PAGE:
We’ve talked about data breaches here at IT-Lex before, but this story is particularly remarkable. The National Health Service in the UK was just fined £200,000 (just over $300,000) after classified patient data was discovered on computers that had been sold on eBay. Oh dear.
Tech Week Europe reports:
The Information Commissioner’s Office (ICO) said it was one of the most serious data breaches it had ever seen, as a contractor for NHS Surrey failed to completely wipe and destroy 1570 hard drives containing the highly sensitive data.
The unnamed contractor said it would carry out the service for free, as long as it could sell any salvageable parts once the hard drives had been destroyed.
A member of the public bought the computer, and found data about “900 adults and 2000 children”. This individual called NHS Surrey, who then had to rush around and locate the other 39 computers that the contractor had sold. Of those recovered, three others also contained patient information. They’re not in the clear, yet though:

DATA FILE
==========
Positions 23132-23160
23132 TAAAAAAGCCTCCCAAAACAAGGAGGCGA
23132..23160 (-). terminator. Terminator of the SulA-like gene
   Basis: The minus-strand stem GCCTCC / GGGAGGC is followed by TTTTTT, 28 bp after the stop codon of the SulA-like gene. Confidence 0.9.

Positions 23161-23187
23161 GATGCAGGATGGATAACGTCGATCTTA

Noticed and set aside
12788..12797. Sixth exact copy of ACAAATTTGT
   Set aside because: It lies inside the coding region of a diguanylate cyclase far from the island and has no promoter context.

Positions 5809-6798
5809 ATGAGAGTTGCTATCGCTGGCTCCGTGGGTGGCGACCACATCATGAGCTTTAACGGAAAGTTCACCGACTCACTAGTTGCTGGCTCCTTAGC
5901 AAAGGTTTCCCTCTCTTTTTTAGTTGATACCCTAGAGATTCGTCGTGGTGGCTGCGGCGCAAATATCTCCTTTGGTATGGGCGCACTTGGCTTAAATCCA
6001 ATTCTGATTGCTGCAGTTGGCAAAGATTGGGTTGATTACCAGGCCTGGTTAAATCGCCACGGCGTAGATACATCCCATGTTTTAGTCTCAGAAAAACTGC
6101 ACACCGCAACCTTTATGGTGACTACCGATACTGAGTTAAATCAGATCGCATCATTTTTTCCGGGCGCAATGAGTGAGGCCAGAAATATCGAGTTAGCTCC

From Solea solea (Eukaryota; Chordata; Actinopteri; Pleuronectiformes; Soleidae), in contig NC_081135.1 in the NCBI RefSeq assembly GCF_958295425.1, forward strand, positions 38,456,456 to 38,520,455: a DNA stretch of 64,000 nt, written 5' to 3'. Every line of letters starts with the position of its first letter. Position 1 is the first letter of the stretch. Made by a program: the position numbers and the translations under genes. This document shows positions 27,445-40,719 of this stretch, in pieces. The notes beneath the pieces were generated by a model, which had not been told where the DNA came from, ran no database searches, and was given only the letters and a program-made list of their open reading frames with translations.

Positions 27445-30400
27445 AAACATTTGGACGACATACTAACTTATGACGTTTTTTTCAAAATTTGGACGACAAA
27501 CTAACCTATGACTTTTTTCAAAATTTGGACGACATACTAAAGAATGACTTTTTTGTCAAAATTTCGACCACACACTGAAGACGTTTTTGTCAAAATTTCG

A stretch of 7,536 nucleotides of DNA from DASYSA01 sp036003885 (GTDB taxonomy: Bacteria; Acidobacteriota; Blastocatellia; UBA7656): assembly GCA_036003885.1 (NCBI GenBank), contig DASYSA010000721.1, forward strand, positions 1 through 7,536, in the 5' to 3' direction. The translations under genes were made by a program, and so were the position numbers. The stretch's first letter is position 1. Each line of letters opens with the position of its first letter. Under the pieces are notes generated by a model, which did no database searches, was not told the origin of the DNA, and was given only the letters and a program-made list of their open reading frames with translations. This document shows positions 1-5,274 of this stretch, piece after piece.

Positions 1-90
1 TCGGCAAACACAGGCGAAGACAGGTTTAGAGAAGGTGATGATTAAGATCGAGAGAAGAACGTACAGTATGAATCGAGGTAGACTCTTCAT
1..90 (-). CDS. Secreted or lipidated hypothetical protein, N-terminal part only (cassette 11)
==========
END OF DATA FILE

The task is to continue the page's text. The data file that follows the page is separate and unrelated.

The majority of the hard drives put up for sale on the internet have not been recovered, meaning a lot of sensitive data remains online.
The ICO’s Head of Enforcement said in a statement:
Stephen Eckersley, ICO Head of Enforcement, said:
“The facts of this breach are truly shocking. NHS Surrey chose to leave an approved provider and handed over thousands of patients’ details to a company without checking that the information had been securely deleted. The result was that patients’ information was effectively being sold online.
“This breach is one of the most serious the ICO has witnessed and the penalty reflects the disturbing circumstances of the case. We should not have to tell organisations to think twice, before outsourcing vital services to companies who offer to work for free.”